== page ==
So, to make a long and convoluted story short, it’s been a tough couple of weeks. Your comments brought tears to my eyes (honestly) and a smile to my face. Although we’ve never met, I consider you a friend and kindred spirit. Your good energy was well appreciated and quite timely! Thank you, Cid.

  3. Melissa says:

    Oh, Cid, I almost forgot. A mushroom growing bunker? You are full of wild and creative ideas, aren’t you?

    I’d say there’s no stopping us now (our offbeat business ventures). Well, other than that wide space of water between us and the money thing.


  4. Mary says:

    Melissa, I only had some herbs and tomatoes growing on my deck and I lost them all to the hail. I can only begin to know how you feel since I only lost herbs and tomatoes. This was my first year to try this, and I think it will probably be my last.

    On another note, does anyone know what happened to Grant Family Farms? This storm was a heartbreaker.

    Glad you’re back safe.


  5. Melissa says:


    I agree. If you’re a shareholder in a CSA as good as Grant Family Farms, there’s not much reason to bother with growing your own produce. It’s expensive, a lot of work and although I enjoy working in the garden, I really don’t have the time.

    I think the hail missed the farm. Whew — talk about heart-breakers!

    I’m in the process of baking a loaf of zucchini cherry bread. It smells amazing, but since I pretty much made up the recipe, I won’t know until I taste it. We’ll see, but I’m trying to find new ways to use zucchini. I think zucchini will be the next kale.


    Tomorrow I’m going to make a zucchini and onion casserole. I’ll post both recipes soon.

    Thanks, Mary. I appreciate your comments.

  6. Melissa says:

    One more thing, Mary (and other CSA-ers). I’m also in the midst of drying some dill since I’ve gotten so much of it lately and I really don’t use that much dill. I like it, but other than in a few recipes, I’m not a big dill user. I’ll do a “drying herbs” post.

  7. Suzanne says:

    So sorry to hear about your garden. I’ve been enjoying your posts for the past few weeks. Let me know how the zuc-cherry bread turns out. So many cherries – and oh so good. I’d love info about drying the dill. Thank you so much!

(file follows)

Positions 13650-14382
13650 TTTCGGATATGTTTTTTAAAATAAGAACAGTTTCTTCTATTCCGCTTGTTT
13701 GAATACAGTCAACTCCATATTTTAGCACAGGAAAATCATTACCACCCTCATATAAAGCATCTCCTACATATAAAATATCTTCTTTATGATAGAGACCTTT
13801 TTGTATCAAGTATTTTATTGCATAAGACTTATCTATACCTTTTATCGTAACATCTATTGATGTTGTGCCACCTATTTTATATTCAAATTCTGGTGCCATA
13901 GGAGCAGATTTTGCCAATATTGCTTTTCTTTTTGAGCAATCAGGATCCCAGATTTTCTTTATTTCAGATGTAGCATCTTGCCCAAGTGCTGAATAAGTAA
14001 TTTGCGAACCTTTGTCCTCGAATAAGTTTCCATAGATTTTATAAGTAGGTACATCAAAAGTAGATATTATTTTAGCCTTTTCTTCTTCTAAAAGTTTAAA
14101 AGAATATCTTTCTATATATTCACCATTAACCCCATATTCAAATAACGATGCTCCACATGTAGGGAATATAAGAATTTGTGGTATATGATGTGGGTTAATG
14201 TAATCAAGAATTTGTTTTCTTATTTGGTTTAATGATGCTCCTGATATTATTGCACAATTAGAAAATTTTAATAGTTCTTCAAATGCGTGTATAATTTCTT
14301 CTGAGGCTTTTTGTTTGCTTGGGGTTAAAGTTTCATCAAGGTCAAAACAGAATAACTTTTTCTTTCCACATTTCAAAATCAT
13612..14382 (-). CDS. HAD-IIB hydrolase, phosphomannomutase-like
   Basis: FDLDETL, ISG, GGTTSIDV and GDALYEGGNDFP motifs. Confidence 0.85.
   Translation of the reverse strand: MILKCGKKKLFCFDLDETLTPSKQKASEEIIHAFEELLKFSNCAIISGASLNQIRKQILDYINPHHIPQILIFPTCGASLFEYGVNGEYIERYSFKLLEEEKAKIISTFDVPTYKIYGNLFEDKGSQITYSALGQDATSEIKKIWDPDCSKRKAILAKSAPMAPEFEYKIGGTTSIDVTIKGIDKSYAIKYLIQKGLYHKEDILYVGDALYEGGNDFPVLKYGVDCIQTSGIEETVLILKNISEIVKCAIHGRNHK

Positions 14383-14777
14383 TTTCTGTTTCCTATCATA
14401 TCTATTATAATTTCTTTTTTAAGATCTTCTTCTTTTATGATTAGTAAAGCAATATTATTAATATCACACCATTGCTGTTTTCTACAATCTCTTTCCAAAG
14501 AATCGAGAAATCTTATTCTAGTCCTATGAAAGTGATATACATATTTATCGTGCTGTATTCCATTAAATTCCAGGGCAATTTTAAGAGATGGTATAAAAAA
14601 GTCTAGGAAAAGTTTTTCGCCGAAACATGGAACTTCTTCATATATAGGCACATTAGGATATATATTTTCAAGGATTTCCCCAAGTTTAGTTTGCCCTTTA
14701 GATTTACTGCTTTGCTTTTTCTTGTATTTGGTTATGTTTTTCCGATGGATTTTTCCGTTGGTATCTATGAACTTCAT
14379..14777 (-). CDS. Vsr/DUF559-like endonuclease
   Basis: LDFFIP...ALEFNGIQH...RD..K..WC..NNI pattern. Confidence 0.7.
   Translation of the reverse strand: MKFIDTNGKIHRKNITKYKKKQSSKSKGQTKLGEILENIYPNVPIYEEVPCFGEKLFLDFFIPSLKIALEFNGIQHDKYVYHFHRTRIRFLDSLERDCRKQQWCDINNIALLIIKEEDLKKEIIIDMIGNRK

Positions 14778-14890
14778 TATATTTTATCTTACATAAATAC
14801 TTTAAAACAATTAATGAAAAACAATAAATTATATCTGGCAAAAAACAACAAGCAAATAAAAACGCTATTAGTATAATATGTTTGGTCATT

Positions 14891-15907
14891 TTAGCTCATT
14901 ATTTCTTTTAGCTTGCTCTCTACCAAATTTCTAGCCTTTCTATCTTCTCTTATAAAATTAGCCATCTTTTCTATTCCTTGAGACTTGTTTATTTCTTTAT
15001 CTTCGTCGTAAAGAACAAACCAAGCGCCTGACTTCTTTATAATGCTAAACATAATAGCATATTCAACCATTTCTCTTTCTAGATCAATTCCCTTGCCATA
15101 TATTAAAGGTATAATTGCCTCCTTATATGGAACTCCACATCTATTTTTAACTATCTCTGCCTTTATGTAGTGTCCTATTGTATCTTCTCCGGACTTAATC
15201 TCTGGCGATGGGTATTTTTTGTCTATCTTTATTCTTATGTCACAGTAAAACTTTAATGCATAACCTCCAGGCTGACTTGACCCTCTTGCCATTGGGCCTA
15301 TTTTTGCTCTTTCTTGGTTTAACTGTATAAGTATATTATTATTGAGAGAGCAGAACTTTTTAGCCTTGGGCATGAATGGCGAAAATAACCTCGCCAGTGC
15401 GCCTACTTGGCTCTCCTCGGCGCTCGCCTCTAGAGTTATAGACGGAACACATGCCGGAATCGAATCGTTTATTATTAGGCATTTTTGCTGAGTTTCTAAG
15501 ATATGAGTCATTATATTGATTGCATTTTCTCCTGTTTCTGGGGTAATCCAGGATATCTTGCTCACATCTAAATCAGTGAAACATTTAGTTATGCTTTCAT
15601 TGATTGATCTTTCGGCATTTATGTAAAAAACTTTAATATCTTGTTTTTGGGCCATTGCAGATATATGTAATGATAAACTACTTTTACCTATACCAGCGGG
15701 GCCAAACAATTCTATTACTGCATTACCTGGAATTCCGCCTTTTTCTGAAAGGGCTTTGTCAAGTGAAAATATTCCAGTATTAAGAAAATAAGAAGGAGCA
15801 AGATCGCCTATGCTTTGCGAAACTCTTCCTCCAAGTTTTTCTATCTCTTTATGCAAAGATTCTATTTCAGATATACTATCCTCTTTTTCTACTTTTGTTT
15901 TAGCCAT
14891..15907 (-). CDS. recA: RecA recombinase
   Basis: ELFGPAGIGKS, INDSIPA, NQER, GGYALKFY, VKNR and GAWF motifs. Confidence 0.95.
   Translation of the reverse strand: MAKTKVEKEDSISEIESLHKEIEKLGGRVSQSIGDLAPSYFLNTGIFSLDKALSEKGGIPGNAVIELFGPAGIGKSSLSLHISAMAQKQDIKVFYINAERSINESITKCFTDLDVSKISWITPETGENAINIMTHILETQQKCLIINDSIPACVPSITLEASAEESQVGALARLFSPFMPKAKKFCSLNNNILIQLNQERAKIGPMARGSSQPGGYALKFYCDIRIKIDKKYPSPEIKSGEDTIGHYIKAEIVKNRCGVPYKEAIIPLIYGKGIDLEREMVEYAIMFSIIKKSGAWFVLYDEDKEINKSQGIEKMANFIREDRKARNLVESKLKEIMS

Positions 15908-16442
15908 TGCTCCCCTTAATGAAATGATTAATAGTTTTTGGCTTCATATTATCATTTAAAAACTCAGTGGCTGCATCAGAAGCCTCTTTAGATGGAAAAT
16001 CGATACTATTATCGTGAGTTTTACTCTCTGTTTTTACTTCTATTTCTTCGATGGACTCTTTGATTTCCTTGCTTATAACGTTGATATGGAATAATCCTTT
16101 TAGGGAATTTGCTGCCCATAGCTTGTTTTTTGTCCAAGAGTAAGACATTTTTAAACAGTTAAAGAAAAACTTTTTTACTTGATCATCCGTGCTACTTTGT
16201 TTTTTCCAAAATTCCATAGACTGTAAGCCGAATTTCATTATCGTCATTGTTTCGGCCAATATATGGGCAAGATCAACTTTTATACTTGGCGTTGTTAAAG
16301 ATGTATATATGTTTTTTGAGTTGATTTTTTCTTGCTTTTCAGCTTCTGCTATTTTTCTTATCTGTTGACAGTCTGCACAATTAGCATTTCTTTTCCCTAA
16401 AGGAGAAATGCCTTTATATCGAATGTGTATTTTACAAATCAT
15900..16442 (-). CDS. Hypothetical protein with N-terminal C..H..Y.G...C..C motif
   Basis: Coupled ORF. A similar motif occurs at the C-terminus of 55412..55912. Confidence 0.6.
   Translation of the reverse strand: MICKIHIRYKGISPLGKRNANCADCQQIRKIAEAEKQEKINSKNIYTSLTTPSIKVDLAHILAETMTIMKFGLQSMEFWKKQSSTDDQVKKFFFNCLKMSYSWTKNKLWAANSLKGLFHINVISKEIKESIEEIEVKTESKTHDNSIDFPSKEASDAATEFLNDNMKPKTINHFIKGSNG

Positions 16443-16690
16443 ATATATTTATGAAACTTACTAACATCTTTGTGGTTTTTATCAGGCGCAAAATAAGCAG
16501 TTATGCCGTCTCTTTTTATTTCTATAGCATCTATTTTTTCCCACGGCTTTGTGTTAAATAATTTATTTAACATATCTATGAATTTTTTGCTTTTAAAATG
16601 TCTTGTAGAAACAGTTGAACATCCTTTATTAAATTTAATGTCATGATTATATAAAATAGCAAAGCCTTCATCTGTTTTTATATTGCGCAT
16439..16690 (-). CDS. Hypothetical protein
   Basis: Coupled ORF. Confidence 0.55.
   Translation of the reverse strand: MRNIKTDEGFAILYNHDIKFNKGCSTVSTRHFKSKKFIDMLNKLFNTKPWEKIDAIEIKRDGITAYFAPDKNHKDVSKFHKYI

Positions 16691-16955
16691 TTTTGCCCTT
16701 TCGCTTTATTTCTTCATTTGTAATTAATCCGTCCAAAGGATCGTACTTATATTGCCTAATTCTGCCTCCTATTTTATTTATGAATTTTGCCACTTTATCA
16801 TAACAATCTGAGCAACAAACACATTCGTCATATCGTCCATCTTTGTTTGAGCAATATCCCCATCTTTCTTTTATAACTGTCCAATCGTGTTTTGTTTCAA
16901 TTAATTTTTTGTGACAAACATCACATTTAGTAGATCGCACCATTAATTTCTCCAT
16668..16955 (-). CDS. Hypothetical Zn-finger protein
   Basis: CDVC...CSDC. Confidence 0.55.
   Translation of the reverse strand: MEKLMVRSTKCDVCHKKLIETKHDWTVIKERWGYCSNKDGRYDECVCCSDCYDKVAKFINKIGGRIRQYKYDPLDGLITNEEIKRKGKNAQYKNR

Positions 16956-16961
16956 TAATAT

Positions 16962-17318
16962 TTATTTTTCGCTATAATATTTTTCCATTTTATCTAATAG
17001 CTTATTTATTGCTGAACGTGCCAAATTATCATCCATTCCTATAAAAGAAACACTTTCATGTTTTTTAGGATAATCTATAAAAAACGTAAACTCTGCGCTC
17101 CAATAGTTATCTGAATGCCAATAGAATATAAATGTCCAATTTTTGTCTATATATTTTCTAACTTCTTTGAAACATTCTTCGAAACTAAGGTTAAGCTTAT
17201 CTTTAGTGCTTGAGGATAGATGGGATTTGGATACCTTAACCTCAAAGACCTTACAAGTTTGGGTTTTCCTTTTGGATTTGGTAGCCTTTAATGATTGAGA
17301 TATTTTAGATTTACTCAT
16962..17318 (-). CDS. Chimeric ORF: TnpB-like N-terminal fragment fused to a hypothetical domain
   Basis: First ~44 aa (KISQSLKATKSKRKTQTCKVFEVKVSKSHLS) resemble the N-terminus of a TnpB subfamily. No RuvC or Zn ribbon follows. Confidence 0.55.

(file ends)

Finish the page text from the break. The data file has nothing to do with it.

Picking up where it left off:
8. Melissa says:

    Suzanne — thank you, but in the big picture, my small garden’s demise isn’t a big deal. And thanks for your kind sentiments about my blog. I appreciate it!

    And by the way, I’m having a piece of warm, fresh-from-the-oven, gluten-free (although I’ll list how you can adjust back to wheat flour) cherry zucchini bread and I have to admit, it’s wonderful! Yum, wish I could share it with everyone. I even put a touch of pastured butter on it. Oh my gosh, it is so good. It should probably be a dessert with vanilla ice cream on it.

    Snicker, snicker — do I sound like a nutritionist (which I am)??! Overall, this is pretty healthy bread and we all need a treat now and then.

    Right? Right!

  9. Cid says:


    It sounds like you’re experiencing a very tough time… don’t we all sometimes… but don’t ever leave us or we’ll be forced to do a ‘Tom Hanks’ and paint a basket ball with Melissa-like features and chat to you while we go about our household duties ๐Ÿ™‚

    In the back waters of my little town in the UK, I will be thinking of you and hoping for some good stuff to land your way to redress the balance. Here’s a start…. pop into and click on Japanese decorative papers… just gorgeous!


  10. Melissa says:


    Yes, life is an ongoing series of ups and downs, isn’t it? We all have our “down” times on occasion. I actually have nothing to complain about, but sometimes a little whining seems to help.


    Now what are the back waters of your little town? Where is this little town? Just in case there’s ever an airline special from Denver to the back waters of the UK! I might have to come over for lunch.

    Okay, on to the Japanese decorative papers. I’ll go check that out.

  11. lo says:

    Wow! That was some storm. So glad that you’re safe. We missed you, of course, but I’m always happy to wait for my little dose of “Melissa” ๐Ÿ™‚

    The curry looks great. I really ought to do more with coconut milk and Indian style curry powders… I always seem to gravitate toward the Thai style curries.

  12. greedydave says:


    My goodness, I’m so sorry about the storm damage. What a time of the year to lose your crops. I do hope everyone gets back on their feet quickly. Smashing looking curry recipe, Melissa. You really know the short route to a Briton’s heart.